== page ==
3: Announcing a New Sponsor
We use Instagram as a way of chronicling our daily lives through images. Met someone famous? Snap a pic and put it on Instagram. Won a tournament? Get that podium shot on Instagram, double-quick.
So it makes perfect sense that we should announce a new sponsor – and Comprido gets bonus points for uploading a picture of himself signing the contract with product placement in the background! Now that’s clever.
4: The Video Technique
With the ability to upload 15-second videos, Instagram is perfect for hosting short technique videos. In this post, Tyler Bishop announces that he’s demonstrating a technique and even names the specific model gi he’s wearing. Of course, he follows up by tagging them and includes a bevvy of hashtags. Perfect example.
All sponsored grapplers should have a Twitter profile. It helps immeasurably if someone googles you as Twitter profiles always pop up quite high on the first page of search results. Twitter doesn’t generate as much interaction as Facebook or Instagram, but it’s still an important part of any sponsored grappler’s online presence.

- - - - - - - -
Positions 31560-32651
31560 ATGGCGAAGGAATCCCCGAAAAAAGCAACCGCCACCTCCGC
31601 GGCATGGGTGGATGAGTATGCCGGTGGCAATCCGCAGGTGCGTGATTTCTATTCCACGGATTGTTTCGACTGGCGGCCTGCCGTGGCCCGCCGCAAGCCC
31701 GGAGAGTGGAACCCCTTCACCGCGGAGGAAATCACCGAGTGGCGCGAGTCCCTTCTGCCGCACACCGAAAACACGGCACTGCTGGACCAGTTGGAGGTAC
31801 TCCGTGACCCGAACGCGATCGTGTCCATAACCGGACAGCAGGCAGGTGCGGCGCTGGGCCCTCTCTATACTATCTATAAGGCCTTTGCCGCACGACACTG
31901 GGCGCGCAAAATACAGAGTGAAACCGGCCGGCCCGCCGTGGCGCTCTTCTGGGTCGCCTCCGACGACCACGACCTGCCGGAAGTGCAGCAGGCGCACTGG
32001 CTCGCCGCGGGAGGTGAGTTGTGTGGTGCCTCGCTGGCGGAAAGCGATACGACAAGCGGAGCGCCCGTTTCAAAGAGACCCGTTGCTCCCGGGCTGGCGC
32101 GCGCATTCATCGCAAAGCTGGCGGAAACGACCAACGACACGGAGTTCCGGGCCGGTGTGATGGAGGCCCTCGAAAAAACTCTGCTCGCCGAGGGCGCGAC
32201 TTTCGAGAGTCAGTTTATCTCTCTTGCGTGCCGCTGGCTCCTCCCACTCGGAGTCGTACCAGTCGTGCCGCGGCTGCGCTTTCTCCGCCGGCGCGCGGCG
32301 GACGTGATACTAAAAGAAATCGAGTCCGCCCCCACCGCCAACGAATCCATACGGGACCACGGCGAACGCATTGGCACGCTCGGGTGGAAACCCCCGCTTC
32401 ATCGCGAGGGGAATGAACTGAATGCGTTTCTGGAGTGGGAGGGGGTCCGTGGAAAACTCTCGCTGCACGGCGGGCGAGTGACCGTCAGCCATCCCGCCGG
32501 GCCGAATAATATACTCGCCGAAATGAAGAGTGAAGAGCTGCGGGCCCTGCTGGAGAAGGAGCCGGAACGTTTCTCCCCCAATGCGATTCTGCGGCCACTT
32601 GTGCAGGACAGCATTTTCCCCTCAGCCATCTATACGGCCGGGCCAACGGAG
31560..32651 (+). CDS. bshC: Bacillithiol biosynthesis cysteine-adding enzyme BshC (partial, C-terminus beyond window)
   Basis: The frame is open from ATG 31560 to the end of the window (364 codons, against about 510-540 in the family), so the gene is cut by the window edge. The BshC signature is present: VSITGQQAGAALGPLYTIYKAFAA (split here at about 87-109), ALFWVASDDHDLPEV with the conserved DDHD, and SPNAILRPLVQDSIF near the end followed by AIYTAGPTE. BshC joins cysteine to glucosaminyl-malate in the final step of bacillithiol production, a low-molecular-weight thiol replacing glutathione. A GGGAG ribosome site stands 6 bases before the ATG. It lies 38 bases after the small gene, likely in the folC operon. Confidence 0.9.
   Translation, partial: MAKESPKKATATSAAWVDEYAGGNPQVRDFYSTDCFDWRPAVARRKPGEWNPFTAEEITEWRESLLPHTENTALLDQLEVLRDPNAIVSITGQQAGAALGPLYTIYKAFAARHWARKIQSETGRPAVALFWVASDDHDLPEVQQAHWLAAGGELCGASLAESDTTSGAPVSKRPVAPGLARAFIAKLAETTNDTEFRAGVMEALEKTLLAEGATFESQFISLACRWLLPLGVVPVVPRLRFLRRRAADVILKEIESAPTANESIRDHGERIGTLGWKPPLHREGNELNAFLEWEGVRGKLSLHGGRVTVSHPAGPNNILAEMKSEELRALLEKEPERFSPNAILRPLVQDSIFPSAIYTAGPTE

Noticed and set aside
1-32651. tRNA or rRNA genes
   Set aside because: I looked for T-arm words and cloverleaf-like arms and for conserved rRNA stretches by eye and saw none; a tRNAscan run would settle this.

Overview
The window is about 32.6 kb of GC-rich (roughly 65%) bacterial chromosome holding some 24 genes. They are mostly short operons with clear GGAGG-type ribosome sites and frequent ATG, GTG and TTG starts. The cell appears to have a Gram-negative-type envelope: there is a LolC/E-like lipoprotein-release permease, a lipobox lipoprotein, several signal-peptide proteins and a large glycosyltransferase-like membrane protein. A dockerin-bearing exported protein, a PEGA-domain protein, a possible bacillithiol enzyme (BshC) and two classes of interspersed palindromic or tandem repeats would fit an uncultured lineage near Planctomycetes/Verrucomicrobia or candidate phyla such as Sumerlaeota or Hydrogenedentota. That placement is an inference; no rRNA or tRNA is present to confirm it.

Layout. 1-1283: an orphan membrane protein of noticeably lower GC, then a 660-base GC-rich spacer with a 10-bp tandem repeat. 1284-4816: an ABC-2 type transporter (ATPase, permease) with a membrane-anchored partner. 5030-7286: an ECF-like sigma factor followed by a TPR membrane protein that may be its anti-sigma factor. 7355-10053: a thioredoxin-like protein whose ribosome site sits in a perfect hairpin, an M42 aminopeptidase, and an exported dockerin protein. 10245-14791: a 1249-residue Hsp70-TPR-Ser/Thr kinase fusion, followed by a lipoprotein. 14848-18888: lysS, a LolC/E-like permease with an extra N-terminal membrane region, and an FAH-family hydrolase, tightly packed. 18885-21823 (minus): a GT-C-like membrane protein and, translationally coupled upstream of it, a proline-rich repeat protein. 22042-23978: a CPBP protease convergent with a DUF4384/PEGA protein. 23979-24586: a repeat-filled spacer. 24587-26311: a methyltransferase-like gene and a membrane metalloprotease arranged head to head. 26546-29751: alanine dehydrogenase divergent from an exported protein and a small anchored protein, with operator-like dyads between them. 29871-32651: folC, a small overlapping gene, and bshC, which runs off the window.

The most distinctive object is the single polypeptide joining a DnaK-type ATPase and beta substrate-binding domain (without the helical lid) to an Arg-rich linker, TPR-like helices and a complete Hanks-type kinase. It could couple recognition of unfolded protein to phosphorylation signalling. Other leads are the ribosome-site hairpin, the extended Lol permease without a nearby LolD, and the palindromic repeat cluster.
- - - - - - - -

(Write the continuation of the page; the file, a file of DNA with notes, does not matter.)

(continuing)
5: How Your Profile Should Look
If you’re not shouting your sponsors’ names from the hilltops, you’re failing as a sponsored athlete. It should be one of the most visible things when anyone lands on your profile – with one glance, they should know exactly who you represent.
In this example European champ Leoni Munslow has included her sponsors’ names in her bio and put a link to her principal sponsor. Add to that the great profile and cover pics of her using the gear they’ve given her and you’ve got a textbook example of how a sponsored grappler’s profile should look.
6: The Sales Pitch
Sponsorship isn’t a one-and-done kind of thing. You’ll need to periodically support them by reposting and sharing updates and deals they may offer, but you’ll also need to do your part as a salesman.
In this example Alex Enlund’s posted an image (good for getting attention) and brief description, but most importantly he’s given you exact details of how much it costs and where you can buy it. Potential customers only need to click once to be in a position to buy the very kimono he’s promoting, a proposition that any sponsor would be happy with.